Now that the Board of Trustees has approved the purchase of Balcomb Greene's Six-Sided Planes and it has been permanently accessioned into the Museums' collection, the next step is to make identification photography of the artwork. This photo will be used for internal recordkeeping on the collections management database and the website.
Art technicians Osvaldo Ruiz and Mark Grim prepare the painting for transportation to the photo studio. For safety, two people handle artworks at all times.
They carefully load the painting onto an A-frame. The museum uses these A-frame carts to transport paintings to different places around the building.
In order to secure the painting to the A-frame for its short journey, Osvaldo and Mark strap it directly to the A-frame.
This painting has a very shallow picture frame, so it is strapped from behind to protect the painted surface from abrasion.
As artworks move within the Museums, current and historical location information is kept and updated in our collections management database. Because many people need access to artworks in the course of their job duties, it is important to maintain accurate location records that account for the artwork at all times.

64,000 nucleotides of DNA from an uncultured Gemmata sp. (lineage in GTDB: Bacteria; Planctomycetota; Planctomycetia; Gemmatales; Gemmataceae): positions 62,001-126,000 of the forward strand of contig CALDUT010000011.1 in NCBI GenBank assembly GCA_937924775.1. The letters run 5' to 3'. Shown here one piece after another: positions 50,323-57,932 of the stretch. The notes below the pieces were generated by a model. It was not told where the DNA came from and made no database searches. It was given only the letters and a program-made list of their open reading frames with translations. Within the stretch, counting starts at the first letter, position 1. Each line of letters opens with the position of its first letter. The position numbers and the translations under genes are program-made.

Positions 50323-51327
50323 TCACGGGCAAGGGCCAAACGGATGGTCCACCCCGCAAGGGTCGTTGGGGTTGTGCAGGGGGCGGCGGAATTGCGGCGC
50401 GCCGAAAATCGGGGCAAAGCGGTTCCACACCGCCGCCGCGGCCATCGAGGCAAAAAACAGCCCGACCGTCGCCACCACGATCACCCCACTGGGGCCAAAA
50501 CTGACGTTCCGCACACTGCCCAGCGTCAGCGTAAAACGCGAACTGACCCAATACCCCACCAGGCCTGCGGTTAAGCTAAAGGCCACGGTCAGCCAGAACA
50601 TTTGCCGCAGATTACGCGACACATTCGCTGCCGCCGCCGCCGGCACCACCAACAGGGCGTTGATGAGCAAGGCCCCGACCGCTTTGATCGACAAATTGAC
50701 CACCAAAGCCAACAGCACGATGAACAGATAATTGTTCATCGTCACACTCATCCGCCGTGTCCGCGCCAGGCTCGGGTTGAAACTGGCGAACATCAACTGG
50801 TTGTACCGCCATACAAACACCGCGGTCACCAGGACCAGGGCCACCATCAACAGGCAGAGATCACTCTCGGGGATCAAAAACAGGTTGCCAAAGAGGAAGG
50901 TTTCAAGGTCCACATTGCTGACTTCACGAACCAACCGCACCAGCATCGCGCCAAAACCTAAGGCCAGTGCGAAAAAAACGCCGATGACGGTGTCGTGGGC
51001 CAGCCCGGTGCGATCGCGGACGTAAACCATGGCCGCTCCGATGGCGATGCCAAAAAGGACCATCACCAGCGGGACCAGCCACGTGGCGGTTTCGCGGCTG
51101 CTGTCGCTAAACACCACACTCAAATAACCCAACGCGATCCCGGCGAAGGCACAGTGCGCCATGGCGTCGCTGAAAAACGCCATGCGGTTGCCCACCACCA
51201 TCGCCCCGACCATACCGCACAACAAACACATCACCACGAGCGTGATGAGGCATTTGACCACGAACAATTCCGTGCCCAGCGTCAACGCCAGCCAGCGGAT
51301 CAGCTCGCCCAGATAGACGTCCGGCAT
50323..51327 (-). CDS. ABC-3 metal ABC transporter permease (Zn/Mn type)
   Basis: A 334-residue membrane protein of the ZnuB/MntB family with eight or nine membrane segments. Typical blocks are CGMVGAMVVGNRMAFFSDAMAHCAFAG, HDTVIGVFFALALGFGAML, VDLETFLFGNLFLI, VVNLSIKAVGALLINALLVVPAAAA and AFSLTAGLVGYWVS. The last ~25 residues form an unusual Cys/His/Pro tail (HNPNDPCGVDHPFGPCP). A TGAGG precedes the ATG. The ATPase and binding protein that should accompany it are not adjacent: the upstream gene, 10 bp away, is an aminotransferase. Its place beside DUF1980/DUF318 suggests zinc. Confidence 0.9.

Osvaldo and Mark remove the painting from the A-frame and place it on the easel where it will be photographed.
Joe McDonald, the Museums' staff photographer, focuses in on Six-Sided Planes and is ready to begin the photo shoot.
The hero (or final) shot will now be uploaded into our collection management database.
Next week, we'll learn more about the curatorial research dedicated to this work, including information about the artist and the painting itself!